Trump Takes Aim at Companies Strengthening Chinese Military with American Money


President Donald Trump is barring Americans from investing in companies that U.S. officials say are owned or controlled by the Chinese military.

The Chinese government accused Washington of using national security as an excuse to hamper competition and said Friday that Trump’s order would hurt American and other investors worldwide.

The impact of Thursday’s order wasn’t immediately clear, but it could add to pressure on companies including telecom equipment giant Huawei that already face U.S. import bans and other sanctions.

China’s foreign ministry on Friday accused Washington of “wantonly suppressing Chinese companies under the pretext of national security” and violating market principles.

“The U.S. government maliciously slandered China’s military-civilian integration development policy out of political motives and abused national power to unreasonably suppress Chinese companies,” Wang Wenbin, a foreign ministry spokesman, said.

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“This move will not only seriously damage the legitimate rights and interests of Chinese companies, but will also damage the interests of investors from all countries, including the United States,” Wang said.

He said Beijing will “firmly safeguard” the rights of Chinese companies, a familiar statement that often results in no action.

U.S. officials complain China’s ruling Communist Party takes advantage of access to American technology and investment to expand its military, already one of the world’s biggest and most heavily armed.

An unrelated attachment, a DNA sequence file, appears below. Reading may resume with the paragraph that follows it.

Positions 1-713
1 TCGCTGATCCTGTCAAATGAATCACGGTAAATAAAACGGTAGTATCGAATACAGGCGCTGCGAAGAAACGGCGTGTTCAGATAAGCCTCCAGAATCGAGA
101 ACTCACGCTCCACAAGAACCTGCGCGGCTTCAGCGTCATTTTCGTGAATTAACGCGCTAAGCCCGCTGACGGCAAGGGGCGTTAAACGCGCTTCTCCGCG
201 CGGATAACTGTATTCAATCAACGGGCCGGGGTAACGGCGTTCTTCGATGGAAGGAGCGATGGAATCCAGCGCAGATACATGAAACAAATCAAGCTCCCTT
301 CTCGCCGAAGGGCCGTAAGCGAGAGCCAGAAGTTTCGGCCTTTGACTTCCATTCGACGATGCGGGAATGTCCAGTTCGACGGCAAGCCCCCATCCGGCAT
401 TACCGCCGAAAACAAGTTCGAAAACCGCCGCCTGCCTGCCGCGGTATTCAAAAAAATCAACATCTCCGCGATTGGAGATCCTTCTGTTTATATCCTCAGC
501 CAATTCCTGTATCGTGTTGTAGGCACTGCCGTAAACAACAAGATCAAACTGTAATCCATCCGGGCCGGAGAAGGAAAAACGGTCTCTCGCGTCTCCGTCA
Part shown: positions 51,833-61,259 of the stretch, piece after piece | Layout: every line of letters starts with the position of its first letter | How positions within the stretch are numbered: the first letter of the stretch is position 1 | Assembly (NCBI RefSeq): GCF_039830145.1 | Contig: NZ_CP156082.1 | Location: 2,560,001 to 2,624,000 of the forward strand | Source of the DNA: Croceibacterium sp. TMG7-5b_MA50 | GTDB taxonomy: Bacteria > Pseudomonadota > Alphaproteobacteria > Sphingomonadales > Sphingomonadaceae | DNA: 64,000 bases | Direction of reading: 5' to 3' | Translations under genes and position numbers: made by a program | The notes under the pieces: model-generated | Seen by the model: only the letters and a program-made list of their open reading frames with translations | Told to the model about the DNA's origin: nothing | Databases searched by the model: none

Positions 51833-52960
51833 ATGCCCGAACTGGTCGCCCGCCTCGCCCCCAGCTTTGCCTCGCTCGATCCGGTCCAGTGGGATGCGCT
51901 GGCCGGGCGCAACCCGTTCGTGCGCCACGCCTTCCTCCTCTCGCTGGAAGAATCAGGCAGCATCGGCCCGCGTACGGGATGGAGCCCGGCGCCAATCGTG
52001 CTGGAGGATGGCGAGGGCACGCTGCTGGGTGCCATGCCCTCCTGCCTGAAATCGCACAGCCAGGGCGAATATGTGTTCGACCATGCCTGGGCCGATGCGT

Thursday’s order said the companies targeted “directly support” the Chinese military, intelligence and security apparatus.

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It said Beijing “exploits United States investors” to finance military development.

The order bars American investors from conducting transactions in publicly traded securities issued by any Chinese companies linked to the Communist Party’s military wing, the People’s Liberation Army.

The Pentagon earlier designated 31 companies as being owned or controlled by the Chinese military. Many are military contractors or state-owned companies such as phone carrier China Telecom Ltd.

But the list also includes Huawei Technologies Ltd. and Hikvision Digital Technology Co., which say they are private and deny they are controlled by the military.

Hikvision criticized its inclusion in Thursday’s order as unjustified. The company said it is independent of the PLA and never has participated in research and development for “military applications.”

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“As we have shown time and again, Hikvision is not a ‘Chinese military company,’” a Hikvision statement said. “These punitive actions against the company do not make America, or the world, any safer.”

Most of those companies have no shares traded in the United States but many sell stocks, bonds and other securities in markets outside mainland China that are accessible to American investors.

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